Beginners Guide

We all start somewhere.

I was around 13 when I first started with a Tamiya TA01, and I had no idea people raced at RC Clubs or had national events.

First Chassis

If you're getting into Radio Control Cars for the first time, rather then going directly into the top end class, it's always best to learn the ropes with a beginners chassis.
For your very first chassis i'd recommend getting a TT01, these things are pretty much indestructible (and you can get some pretty nice bodies with the kits), which is great for learning, i've seen many times people entering RC at the highest end classes and trying to learn driving an RC which goes 80KMH+. This is not the way to go, as you're more likely to break things which can hit you in your wallet.

Best to start slow, learn the racing lines, learn the track, learn your transmitter, learn how to setup your car, gather local knowledge. You'll then very much appreciate your chassis upgrade, you'll know exactly what to do with it, and you'll break less parts as you'll be a better driver. Plus you can thrash this car on your local street, where you'd probably not want to do that with a more expensive chassis.

Word of Warning

Try not to spend money on upgrades for your TT01, instead just replace the parts you break. The money you would spend on upgrades should go towards your next chassis, which will be better standard than the TT01 with all the hop-ups

Racing at a Club

Your best best in finding where your local club is to go to If you can't find one there, then shoot down to your Local Hobby Shop and have a chat with them there. You can also ask on the forums.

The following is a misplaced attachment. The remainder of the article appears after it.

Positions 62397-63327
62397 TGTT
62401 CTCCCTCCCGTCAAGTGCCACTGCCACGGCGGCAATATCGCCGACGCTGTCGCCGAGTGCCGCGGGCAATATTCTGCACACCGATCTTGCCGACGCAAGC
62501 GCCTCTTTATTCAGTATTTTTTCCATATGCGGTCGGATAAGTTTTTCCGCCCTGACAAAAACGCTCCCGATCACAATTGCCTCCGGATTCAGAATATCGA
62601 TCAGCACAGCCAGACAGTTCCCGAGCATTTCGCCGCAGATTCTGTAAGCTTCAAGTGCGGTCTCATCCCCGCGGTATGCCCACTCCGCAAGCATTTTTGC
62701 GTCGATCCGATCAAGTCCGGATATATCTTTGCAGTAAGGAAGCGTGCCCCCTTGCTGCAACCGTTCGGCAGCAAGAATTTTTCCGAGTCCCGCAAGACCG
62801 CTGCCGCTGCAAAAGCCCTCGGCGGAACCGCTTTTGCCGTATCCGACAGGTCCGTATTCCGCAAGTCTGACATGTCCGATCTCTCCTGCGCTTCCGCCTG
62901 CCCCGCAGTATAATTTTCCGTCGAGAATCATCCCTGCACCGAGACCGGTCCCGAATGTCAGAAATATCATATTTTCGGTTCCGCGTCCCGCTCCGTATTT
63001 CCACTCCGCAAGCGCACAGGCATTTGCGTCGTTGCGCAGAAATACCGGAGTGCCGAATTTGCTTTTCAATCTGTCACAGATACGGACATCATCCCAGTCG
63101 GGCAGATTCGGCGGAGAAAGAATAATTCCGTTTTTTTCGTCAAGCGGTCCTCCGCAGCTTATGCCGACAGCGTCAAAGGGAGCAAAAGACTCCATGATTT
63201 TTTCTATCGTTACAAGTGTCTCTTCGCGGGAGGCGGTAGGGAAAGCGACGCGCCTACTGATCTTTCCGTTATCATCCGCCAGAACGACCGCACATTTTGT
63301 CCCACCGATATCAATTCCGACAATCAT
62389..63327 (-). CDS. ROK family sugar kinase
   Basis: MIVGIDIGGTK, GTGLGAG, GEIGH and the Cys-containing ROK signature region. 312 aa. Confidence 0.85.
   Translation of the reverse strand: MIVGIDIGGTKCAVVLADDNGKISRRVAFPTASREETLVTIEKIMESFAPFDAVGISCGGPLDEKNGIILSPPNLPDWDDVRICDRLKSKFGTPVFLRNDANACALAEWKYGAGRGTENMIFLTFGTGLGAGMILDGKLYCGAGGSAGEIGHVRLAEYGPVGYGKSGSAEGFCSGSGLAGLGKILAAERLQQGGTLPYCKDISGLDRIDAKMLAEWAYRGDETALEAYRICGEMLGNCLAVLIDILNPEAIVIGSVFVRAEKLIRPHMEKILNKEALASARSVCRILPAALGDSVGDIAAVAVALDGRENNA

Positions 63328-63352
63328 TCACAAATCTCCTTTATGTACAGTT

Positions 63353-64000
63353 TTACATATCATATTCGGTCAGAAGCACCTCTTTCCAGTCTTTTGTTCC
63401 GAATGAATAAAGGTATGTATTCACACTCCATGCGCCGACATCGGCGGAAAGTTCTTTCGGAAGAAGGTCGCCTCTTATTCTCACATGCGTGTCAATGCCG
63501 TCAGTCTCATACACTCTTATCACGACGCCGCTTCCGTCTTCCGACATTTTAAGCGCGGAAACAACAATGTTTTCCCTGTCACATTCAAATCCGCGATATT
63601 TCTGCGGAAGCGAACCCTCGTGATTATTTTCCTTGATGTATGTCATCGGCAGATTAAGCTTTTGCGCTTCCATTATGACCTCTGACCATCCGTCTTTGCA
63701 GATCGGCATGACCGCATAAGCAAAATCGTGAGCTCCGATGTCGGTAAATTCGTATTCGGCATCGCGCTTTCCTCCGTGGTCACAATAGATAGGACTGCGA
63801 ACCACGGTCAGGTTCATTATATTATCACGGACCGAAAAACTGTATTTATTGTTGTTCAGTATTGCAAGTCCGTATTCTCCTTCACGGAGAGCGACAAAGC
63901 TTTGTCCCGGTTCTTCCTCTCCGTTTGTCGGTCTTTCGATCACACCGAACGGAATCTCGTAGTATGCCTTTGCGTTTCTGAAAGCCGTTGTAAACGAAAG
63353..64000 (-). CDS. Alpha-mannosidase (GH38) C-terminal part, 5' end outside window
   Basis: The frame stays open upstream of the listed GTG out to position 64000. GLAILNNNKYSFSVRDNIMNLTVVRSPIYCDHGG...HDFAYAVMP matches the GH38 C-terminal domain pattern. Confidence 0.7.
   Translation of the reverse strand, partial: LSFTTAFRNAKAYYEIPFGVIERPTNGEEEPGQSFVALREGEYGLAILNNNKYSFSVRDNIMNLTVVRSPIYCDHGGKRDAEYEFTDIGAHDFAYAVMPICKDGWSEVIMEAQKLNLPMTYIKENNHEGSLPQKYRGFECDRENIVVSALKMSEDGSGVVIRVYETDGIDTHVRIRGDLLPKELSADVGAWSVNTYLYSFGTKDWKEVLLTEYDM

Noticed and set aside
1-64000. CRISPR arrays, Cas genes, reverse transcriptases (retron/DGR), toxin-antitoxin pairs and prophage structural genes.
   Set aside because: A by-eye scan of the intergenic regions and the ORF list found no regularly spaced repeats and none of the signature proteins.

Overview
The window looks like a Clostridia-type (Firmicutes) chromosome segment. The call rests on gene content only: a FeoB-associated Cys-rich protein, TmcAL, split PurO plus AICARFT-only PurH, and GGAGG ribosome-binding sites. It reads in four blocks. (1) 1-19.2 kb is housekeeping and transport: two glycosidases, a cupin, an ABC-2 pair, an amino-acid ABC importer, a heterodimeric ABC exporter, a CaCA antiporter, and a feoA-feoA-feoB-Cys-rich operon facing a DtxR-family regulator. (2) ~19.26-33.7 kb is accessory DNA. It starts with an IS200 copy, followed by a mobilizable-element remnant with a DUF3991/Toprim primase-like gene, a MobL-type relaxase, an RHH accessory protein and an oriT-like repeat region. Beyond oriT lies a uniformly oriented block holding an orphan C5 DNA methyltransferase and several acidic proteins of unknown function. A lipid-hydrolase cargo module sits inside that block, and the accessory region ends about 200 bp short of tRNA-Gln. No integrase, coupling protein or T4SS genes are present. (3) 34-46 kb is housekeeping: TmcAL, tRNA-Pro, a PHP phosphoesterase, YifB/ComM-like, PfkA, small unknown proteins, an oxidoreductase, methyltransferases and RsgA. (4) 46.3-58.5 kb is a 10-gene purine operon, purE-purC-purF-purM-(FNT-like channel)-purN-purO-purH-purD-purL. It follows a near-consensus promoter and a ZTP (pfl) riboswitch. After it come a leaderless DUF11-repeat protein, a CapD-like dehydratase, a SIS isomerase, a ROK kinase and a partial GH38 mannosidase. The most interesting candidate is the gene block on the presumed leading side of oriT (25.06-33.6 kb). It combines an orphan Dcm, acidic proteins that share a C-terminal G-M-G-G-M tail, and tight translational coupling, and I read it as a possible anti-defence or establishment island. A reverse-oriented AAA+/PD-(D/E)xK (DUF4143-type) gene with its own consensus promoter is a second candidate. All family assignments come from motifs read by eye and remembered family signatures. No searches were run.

You don't need a club membership to race at your local club, you can just turn up on the day, register your car, pay a small fee and you're away. Racers are very friendly people, and are more then happy to share their racing knowledge with you and show you the ins and outs. Just think that they were in the exact same position as you when they started.

You'll learn heaps at your local club.

Joining a Club

If you are happy with your local club, you can join the club for a fee (which is different dependent on the club you join), and start earning some points for the championship, in which you can get some nice trophies at the end of the year if you do well!

On joining a club, you become an NZRCA member (for that racing season) automatically, and you'll receive an NZRCA Rule Book. This entitles you to race at NZRCA sanctioned events such as the Nationals.


Once you think you've mastered the TT01 and think you are ready for an upgrade, then i'd recommend getting your next chassis which your Local Hobby Shop stocks parts for, this will make ordering and buying spare / upgrade parts a lot easier. Have a good talk with the people at the LHS and decide on what sounds good. Usually the next good upgrade is to go to a Tamiya TA05 or Hot Bodies Cyclone for Stock Touring.

Going to an RC Event

If you think you are ready for your first Major RC Event, then you are able to get entry information through your local club. Before entering events such as the nationals i'd recommend entering other major events first (such as the Racing Lines International, Ultimate Open, North / South Islands), so you can get the feel of how a big event is run, these events are not only great for racing and getting valuable knowledge, they are also very great for socialising and having a good time when not racing.

Article Notes:

This article was written by Matthew van der Haas. Some people may suggest getting a better chassis then the TT01 as a starter car, but this is my recommendation. Views will vary depending on who you talk to.

Unique Visits as of 15th April 2011